Students find ways to combat cancer, raise awareness

By Gus Bode

Students across campus have found various ways to raise cancer awareness, whether it’s through the St. Jude Children’s Research Hospital or the American Cancer Society.

At Saturday’s Up ‘til Dawn event, students addressed and sent donation request letters until 3 a.m. at the Student Recreation Center for the hospital. St Jude, located in Memphis, Tenn., is a hospital that researches cures for types of pediatric cancer.

The event had blow-up obstacle courses, a DJ, minute-to-win-it games and a “Fear Factor” competition.


Delta Chi members Mario Bucci, right, a freshman studying civil engineering, and Doug Carter, a freshman studying electrical engineering, write letters Saturday during “Up ‘til Dawn” at the Recreation Center. “Up ‘til Dawn” is a program hosted by more than 180 colleges and universities nationwide that raises money for St. Jude Children’s Research Hospital. Sarah Gardner | Daily Egyptian

Jessica Stout, director of Up ‘til Dawn and a senior from Taylorville studying physiology, said plans for the annual event begin in the spring.

She said though Up ’til Dawn is a Registered Student Organization, members have to follow rules set by St. Jude, so executive members must go through an interview process before joining.

Besides the executive members, more than 60 people volunteered at the event, Stout said.

Stout said last year’s event raised more than $56,000, but she won’t know the amount raised this year until March when all donations are received.

She said she hopes more than $75,000 is raised.

“I thought it was definitely our best one so far based on participation,” she said.


Beth Schaefer, a sophomore from St. Charles studying elementary education, said she thought the turnout was better than that for the previous year.

“It seems like more and more people show up to this event every year,” Schaefer said. “I’m not surprised, though. They have blow-up obstacle courses and a DJ, and lots of other fun stuff to do.”

Participants also received one community-service hour for every 10 letters they addressed to donors.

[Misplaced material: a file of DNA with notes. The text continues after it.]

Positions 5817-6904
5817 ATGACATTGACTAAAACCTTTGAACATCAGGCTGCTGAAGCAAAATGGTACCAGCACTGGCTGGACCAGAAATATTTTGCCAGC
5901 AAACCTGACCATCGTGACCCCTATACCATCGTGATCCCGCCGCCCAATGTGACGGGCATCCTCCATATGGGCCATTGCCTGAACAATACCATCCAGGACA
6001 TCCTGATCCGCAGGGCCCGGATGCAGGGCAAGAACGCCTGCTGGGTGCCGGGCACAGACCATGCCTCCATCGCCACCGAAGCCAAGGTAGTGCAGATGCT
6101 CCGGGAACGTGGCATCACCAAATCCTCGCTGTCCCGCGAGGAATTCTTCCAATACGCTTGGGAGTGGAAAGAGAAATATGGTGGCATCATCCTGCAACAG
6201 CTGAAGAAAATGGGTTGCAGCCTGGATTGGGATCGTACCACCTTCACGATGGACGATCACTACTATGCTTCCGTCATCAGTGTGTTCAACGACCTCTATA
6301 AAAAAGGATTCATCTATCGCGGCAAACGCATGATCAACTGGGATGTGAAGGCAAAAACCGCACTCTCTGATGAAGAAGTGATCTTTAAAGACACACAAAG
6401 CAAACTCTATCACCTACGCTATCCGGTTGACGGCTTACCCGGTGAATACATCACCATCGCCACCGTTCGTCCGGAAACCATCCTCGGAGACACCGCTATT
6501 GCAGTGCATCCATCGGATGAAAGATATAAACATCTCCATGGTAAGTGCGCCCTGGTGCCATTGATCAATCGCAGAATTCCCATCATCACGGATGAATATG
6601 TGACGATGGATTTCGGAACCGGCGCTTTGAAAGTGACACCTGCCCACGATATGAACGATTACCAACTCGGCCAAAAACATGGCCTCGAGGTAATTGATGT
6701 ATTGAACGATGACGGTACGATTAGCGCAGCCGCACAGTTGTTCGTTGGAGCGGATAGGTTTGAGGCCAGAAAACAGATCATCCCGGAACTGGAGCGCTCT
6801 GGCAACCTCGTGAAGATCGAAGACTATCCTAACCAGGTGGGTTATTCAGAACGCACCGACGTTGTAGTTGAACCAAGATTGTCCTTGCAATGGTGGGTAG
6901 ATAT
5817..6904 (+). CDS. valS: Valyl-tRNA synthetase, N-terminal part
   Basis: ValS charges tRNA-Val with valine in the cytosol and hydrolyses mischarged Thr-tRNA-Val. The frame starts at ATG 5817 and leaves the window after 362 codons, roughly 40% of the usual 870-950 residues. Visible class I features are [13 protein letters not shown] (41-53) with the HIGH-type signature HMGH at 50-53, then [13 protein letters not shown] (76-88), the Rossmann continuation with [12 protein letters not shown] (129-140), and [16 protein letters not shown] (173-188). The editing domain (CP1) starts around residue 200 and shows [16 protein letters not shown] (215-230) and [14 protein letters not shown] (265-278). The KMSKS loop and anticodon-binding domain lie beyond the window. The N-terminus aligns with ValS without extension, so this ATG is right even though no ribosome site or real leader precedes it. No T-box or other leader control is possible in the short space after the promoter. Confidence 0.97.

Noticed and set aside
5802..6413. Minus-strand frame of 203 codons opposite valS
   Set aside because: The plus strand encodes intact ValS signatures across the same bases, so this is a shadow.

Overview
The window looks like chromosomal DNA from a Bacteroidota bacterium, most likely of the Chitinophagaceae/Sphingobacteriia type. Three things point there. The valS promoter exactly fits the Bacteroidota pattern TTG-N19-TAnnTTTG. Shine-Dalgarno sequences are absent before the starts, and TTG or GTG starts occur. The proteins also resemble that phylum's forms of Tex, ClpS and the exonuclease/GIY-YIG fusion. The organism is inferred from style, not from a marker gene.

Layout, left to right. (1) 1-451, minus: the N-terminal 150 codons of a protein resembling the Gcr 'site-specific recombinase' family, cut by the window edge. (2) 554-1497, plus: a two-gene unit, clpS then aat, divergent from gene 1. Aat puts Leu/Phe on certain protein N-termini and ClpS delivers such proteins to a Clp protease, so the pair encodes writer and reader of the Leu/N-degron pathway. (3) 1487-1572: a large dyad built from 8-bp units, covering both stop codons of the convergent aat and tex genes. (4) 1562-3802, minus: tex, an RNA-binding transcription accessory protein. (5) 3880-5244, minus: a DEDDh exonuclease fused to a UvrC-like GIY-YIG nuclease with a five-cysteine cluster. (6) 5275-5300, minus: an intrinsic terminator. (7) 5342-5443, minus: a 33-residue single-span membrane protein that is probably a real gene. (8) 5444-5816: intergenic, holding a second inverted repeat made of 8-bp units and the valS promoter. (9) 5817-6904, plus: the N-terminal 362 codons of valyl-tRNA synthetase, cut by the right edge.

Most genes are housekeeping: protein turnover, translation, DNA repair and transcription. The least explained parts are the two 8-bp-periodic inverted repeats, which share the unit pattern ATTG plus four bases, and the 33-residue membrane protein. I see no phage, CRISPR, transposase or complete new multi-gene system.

The RSO Colleges Against Cancer is another way students can raise cancer awareness. Affiliated with the American Cancer Society, CAC has more than 300 national chapters.

Caleb Nehring, senior health initiatives representative for ACS, said the SIU chapter organizes Relay For Life, another annual event, held in the spring. Relay For Life is an all-night event that raises money for the ACS.

He said the group participates in education and awareness events such as the Go Cold Frozen Turkey Bowl and a spring event to fight skin cancer.

“It’s also a peer-to-peer type thing for other students to talk to their fellow students about why they shouldn’t smoke, or should exercise or use sunscreen,” Nehring said.

CAC president Jasmine Sonier, a junior from Swansea studying nursing, said the RSO has four goals. She said the first is to educate people about cancer awareness; the second aims to advocate laws favoring preventative cancer measures; the third is to participate in Relay For Life; and the fourth is to celebrate survivorship.

Doug Sanders, a kinesiology instructor, is the faculty adviser for CAC. He said this is his second semester as adviser, and it’s given him a different experience from teaching.

“With a lot of the classes I teach, I’ve been mainly involved in all the multicultural options, so I don’t necessarily see the development of students,” Sanders said. “But with this group, if I’m here long enough, I’ll be able to see them as they grow and develop in leadership.”

He said it’s interesting to see how involved students become.

“The perception by many is that our young people aren’t as engaged as what you see with different movements, such as Occupy,” he said. “But it’s there, just maybe there hasn’t been the opportunity for many before to do it, so in college they get the opportunity with various organizations.”

Sanders said one of his goals for the year is to get to know the members better, since many are returning.

Sonier said she wants to the group to be more active on campus.

“We want people to know we are here, and we can get other people involved,” she said.